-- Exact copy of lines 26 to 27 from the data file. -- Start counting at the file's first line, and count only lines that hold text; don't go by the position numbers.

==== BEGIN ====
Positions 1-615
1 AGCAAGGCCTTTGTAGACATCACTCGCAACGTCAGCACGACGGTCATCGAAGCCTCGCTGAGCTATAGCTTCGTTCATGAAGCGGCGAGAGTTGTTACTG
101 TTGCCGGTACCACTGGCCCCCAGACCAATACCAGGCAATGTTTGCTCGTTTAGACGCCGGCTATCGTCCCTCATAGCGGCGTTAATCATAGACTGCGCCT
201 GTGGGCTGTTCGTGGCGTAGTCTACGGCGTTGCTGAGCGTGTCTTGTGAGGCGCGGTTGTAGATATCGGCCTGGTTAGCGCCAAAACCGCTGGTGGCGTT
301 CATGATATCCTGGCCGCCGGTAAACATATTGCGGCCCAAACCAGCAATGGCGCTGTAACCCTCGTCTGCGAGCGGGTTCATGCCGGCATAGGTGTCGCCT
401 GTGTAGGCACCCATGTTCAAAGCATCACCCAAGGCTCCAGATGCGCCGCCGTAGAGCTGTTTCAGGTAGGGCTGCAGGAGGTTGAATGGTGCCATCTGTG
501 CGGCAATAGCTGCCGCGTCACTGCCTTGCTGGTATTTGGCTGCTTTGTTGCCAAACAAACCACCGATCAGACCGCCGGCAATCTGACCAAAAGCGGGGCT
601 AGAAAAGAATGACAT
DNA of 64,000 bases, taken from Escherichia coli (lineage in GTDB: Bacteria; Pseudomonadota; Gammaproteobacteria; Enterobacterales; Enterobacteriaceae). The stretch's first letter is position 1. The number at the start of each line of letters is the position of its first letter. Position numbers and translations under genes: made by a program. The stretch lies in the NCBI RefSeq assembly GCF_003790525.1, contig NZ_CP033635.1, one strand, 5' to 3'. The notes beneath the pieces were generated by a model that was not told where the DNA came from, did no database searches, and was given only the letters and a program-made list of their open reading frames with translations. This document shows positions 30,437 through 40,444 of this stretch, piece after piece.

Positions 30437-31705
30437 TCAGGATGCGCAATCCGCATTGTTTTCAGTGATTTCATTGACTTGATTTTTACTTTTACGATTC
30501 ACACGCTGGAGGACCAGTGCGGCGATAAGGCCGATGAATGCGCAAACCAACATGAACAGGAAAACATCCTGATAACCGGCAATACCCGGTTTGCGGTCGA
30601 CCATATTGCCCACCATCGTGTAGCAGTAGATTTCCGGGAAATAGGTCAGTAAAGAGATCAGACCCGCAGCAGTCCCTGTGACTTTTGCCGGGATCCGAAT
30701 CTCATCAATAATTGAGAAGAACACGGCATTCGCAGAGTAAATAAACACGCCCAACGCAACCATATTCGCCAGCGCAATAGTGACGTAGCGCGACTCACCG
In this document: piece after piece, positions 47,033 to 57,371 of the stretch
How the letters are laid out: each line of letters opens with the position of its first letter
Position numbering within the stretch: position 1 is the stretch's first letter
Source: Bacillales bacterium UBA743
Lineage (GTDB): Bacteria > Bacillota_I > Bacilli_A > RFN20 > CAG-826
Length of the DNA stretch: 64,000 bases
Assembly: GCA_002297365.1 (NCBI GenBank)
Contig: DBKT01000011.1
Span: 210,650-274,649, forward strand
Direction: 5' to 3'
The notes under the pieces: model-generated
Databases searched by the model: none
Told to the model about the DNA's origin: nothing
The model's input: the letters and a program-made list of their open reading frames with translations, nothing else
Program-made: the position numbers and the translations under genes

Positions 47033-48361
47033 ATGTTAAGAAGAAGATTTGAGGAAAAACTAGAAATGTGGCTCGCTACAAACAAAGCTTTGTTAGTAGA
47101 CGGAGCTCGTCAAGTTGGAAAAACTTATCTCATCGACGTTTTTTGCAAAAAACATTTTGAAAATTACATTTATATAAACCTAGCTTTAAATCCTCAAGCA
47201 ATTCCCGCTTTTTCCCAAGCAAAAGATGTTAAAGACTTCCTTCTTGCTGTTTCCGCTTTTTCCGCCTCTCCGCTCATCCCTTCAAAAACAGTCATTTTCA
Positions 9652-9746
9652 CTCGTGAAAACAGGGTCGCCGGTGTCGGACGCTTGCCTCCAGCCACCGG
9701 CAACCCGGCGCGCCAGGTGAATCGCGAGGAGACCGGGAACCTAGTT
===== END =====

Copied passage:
Databases searched by the model: none
Told to the model about the DNA's origin: nothing